So what, then, is the lesson for Open Source? Having just spent the week at OSCON, I've been slapped in the face once again by the complete lack of gender balance in Open Source contribution and computer engineering disciplines in general. It's kinda painful to walk around the expo hall and just imagine that for every 5 guys there are 4 women who were insulted, condescended to, or in some other way diverted from the path that would have landed them at OSCON. Simplistic arguments about graduation and enrollment rates are the dismissible results of completely antiquated cultural biases (via a new large-scale UW-Madison study). The UW study makes the case plainly: when we stop expecting differences and behave as though they are abnormal, they go away. Yes, yes, there are evolutionary differences in the physiology of men and women, but nothing that in any way explains anything like the complete dearth of female participation in Open Source. So we are left with just ourselves to blame.

In the Dojo project forums, mailing lists, and IRC channel, there is a strict policy forbidding offensive and lewd behavior. With that basic rule in place and enforced by long-time members of the community, the hostile environment so common elsewhere hasn't formed. That leads to a further puzzle: the Open Source world finds itself debating the moral and practical consequences of obtuse licensing aspects on a daily basis. What makes norms of community behavior around race, gender, and other forms of bias so different and loaded that Open Source community leaders then can't or won't speak to them? If we're developing this software with society at large, for society at large, why is absence of half of society from the process not the largest topic of discussion in the OSS world? It's certainly much more disturbing to me personally than any of the dickering over licenses that consumes so much time and attention.

The gaming world will need to clean up its own act, but the Open Source community doesn't need to wait for that to happen before acting. Unlike for-profit endeavors, Open Source projects have total leeway to act because it's the right thing to do and for no other reason. Open Source communities set standards – codes of conduct, if you will – regarding how code is developed, tested, licensed, and distributed. Open Source project leaders are in the business of setting standards for how well-organized communities act when it comes to code. So why are so many projects stopping there? The Ubuntu community Code of Conduct talks about respect but doesn't mention gender at all and while the OSI Code of Conduct talks about civility, it doesn't describe the norms which the community is held to aside from a reference to their Terms of Service which bury these expectations in 5 pages of legalese. At Dojo we haven't laid out our code of conduct in a document to date, but this latest incident has convinced me now that it's time to do so. Finding ways to modify our expectations around OSS participation by the "missing half" is now something I'm convinced is critical to the future of Open Source and computer science in general.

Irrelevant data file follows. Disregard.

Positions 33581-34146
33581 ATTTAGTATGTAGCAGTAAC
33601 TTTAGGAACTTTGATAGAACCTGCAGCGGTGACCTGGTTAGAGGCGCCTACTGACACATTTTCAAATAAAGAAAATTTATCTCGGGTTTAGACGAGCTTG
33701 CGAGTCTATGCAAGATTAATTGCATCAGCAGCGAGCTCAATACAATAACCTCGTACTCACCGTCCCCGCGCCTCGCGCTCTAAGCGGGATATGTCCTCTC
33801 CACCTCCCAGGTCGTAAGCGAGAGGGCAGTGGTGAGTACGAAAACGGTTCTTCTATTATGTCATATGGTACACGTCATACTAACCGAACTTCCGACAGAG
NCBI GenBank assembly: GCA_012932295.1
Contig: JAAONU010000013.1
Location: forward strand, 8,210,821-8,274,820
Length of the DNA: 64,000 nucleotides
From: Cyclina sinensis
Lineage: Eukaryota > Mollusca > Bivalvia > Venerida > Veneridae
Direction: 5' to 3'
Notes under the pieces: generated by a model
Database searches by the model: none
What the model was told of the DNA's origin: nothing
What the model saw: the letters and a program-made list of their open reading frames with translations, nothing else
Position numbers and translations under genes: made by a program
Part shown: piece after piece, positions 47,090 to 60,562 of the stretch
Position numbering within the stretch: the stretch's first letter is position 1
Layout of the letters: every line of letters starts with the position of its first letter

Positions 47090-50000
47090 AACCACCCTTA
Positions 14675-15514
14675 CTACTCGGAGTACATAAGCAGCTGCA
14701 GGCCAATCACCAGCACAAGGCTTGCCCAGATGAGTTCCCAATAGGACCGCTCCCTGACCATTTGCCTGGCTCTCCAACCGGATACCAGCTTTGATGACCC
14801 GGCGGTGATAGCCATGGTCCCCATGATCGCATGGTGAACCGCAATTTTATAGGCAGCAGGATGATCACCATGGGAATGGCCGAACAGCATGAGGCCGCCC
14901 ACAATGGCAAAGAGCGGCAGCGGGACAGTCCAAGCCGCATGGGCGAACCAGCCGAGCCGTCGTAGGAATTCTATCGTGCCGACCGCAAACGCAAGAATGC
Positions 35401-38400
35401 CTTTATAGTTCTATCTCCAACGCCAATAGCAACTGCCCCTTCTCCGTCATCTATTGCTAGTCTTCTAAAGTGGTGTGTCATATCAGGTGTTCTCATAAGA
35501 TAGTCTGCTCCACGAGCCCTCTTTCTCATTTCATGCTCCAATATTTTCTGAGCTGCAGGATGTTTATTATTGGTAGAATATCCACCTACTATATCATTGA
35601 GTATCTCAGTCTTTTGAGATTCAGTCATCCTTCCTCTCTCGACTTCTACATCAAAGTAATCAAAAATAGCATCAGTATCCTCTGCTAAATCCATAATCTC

In that spirit, here's a first draft of a Code of Conduct for all Dojo Foundation projects which I'll send for discussion to the main Foundation list today for comment and hopefully adoption. Your thoughts on how it can be improved are much appreciated. It may not change the entire world of Open Source software development, computer science, or for that matter gaming, but we've got to start somewhere. We haven't let the Dojo community be complicit in the kind of misogyny-fueled belligerence that passes for commentary on Digg so perhaps by codifying those standards we can help create a clean, brightly-lit space where everyone can work, not just young white guys with too much time not enough perspective.

Update: Emma Jane Hogbin notes that others are starting to run with this too. The Dojo Foundation response to the proposed Code of Conduct has been very positive while there seems to be a lot of skepticism so far on the FLOSS Foundations mailing list regarding the need for a pan-Foundation statement of conduct principles. It'll be interesting to see where it goes from here.